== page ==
I know what you mean about winter hardy greens for us poor folks. My father's family ate a lot of collards in the winter, along with turnips. They were farmers and had big home garden plots near the house for winter. My mom's family were city folk and even my folks moved to the big city when I was six. Last veggie garden I remember my dad planting was in 1953 in Independence, MO. And the first I remember planting myself was in 1975. I still had him for a few years worth of advice. Gardening is a great antidepressant when dealing with .........

Kay

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Post  llama momma 8/26/2012, 7:43 pm

As a former Long Island, NY raised gal I never had collards in my life. My garden center carries the transplants but I passed them up again this year. My question is what do they taste like?? Maybe stronger tasting than chard? Or similar to spinach?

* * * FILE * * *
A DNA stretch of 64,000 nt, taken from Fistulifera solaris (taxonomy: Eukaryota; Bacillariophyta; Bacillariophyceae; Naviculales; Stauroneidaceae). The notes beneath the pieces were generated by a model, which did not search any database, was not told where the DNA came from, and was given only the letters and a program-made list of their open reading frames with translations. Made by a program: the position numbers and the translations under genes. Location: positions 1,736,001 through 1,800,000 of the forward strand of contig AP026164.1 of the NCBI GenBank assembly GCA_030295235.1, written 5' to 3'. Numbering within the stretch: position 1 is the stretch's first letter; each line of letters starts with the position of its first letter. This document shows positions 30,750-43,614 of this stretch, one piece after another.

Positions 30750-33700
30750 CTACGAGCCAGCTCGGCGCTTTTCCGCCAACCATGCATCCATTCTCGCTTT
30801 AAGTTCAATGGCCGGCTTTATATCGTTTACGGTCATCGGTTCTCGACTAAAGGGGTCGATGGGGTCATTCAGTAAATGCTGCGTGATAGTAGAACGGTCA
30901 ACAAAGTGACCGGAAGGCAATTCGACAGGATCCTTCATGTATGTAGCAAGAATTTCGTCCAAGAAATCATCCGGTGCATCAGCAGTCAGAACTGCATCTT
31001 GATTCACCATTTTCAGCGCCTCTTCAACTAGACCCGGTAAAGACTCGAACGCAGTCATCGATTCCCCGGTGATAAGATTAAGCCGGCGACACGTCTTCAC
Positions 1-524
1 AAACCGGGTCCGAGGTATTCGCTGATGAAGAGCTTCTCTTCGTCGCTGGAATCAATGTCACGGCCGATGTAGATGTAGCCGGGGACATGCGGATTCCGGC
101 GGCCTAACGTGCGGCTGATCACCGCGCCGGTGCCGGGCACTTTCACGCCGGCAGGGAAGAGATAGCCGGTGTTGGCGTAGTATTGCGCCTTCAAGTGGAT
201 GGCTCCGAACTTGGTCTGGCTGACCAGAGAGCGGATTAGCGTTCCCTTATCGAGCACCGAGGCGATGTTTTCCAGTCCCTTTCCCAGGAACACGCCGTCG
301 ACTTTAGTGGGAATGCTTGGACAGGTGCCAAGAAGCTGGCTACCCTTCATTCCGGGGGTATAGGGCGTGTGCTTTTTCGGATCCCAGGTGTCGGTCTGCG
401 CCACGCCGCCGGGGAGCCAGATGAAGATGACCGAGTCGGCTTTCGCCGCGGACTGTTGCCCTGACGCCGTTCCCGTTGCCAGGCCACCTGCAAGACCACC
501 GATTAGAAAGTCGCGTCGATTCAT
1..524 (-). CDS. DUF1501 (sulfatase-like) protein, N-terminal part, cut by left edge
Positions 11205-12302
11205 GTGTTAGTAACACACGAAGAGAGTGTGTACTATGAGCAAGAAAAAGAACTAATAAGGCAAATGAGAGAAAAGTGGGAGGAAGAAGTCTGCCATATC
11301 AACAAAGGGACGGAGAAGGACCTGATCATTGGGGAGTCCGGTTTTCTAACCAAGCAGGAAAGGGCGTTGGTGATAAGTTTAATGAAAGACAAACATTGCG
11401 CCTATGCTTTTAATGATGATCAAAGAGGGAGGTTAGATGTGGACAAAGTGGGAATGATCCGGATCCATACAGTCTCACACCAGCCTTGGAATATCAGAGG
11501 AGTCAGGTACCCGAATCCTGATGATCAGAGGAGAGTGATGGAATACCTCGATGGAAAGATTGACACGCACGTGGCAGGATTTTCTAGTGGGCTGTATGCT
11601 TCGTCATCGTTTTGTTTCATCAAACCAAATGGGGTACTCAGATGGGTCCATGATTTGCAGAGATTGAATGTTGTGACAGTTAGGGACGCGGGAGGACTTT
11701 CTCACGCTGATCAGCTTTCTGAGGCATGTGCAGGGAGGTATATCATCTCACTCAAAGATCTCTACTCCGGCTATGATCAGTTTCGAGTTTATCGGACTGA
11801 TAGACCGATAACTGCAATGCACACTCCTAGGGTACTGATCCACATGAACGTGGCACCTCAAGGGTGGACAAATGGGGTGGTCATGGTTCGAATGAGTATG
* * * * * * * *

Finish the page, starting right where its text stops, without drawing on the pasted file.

I haven't a clue.
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Post  walshevak 8/26/2012, 7:59 pm

Definately not like spinach. More like a kale or a broccoli leaf. To be real honest, I don't like the taste of plain collards, but then I was raised on collards cooked with salt pork or ham hocks. They have to have some sort of seasoning or vinegar to give them "MY" flavor. Experiment, 3 collard plants will provide a meal after they get good sized. Cut hand sized leaves. Cook them up in salty water and then add various seasonings until you find "your" collard flavor. I'm thinking they will make chips like kale chips as well.

Kay

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Post  llama momma 8/26/2012, 8:02 pm

That description gives me a good idea Kay, Thanks!
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Post  walshevak 8/26/2012, 8:15 pm

Does your local supermarket have collard bunches for sale. If so, get some and try them. Although these would not be as good as the tender leaves fresh from your garden. If the leaves are older and a bit tough after cooking , cut into a fine cole slaw like consistancy. That is how we always fixed summer collards that are stronger and tougher than early spring and fall frost bitten collards. The cooked leaves were put into a bowl and then my Grandmother would take two butcher knives and cross cut the leaves until finely chopped.